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Dave Douglas: Convergence

Trumpeter Dave Douglas has rightly come to be recognized as a major player on the scene. A remarkable improviser and technical monster to boot, he is also a thoughtful and prolific composer for a number of diverse ensembles, each as provocative and challenging to both player and listener as the next. Convergence, Douglas’ third go-round with his string quintet (following Parallel Worlds and Five, also on Soul Note), reunites him with fellow virtuosos and sympathetic provocateurs Mark Feldman on violin, Erik Friedlander on cello, Drew Gress on bass and Michael Sarin on drums. Their interplay, flexibility in executing Douglas’ music and individual solo prowess marks this as one of the most noteworthy units in jazz. And yet, because they don’t rely a great deal on blue notes or emulate bebop phrasing, they are often disregarded by myopic critics as being “too European.” A bum rap, that. These are all American boys steeped in American music (hell, Feldman had a lengthy tour of duty with Tammy Wynette, for godsakes). They are as American as Mingus (another forward thinking composer uncomfortable with the term”jazz”)…minus the gospel overtones.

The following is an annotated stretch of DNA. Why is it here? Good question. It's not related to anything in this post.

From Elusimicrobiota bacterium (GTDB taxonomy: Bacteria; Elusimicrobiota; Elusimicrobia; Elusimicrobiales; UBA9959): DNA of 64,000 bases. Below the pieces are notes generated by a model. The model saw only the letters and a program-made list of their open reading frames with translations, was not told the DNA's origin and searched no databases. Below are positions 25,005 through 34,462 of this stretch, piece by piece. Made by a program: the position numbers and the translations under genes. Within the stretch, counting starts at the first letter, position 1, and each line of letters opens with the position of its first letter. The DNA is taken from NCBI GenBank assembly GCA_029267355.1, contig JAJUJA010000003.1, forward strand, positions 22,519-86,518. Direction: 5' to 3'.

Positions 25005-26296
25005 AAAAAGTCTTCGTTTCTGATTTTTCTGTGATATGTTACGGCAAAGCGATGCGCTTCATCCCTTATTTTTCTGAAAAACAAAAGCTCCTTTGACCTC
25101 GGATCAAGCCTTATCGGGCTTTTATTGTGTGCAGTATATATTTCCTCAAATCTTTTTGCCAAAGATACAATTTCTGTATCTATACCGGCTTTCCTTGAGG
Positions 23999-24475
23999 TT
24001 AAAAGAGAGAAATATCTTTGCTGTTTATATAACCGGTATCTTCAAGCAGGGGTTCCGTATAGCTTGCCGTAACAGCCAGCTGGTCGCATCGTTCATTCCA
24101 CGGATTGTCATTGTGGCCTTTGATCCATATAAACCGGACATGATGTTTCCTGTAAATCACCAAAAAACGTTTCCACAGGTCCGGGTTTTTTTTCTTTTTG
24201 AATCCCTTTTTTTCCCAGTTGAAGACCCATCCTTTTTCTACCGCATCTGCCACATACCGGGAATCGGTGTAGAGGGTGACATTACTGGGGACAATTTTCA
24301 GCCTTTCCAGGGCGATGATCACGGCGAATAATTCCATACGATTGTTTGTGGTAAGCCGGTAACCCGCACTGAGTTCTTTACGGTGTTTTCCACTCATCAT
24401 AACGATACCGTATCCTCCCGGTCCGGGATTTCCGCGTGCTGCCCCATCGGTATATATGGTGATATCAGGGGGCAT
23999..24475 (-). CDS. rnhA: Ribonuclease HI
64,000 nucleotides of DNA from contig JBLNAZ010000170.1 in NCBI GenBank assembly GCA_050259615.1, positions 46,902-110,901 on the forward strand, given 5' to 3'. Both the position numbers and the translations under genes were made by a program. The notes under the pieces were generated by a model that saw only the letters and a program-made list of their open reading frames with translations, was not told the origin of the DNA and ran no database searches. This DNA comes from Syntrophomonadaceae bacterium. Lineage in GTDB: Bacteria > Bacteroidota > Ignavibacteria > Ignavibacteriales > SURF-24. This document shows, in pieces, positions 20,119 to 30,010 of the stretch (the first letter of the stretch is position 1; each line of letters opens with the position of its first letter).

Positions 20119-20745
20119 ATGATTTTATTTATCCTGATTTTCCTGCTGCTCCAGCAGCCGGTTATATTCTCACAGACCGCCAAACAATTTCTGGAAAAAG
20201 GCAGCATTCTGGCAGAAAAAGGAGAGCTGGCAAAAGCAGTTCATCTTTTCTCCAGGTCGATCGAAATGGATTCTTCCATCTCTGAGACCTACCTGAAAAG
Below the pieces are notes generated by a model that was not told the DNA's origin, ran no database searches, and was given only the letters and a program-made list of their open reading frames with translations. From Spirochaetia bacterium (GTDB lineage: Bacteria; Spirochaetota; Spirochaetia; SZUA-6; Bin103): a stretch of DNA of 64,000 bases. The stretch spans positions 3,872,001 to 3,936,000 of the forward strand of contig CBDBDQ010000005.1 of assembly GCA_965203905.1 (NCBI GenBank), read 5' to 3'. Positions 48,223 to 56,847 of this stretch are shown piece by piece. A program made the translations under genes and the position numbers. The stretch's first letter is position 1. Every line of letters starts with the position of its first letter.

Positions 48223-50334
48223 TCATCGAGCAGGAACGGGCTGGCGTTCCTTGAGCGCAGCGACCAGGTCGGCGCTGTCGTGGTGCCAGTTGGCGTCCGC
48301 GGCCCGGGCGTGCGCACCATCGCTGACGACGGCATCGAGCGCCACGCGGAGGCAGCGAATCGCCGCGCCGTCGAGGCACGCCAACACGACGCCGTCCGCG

Like Charlie Haden, Douglas is a composer with a social conscience. His “Tzutzil Maya,” a darkly beautiful requiem written for the indigenous peoples of Chiapas, Mexico following a tragedy that left 45 villagers dead, is as powerfully evocative as Haden’s work with the Liberation Orchestra. And his “Collateral Damages,” a piece “written during the Gulf War in sympathy with the many victims on both sides,” as he states, is teeming with passion.

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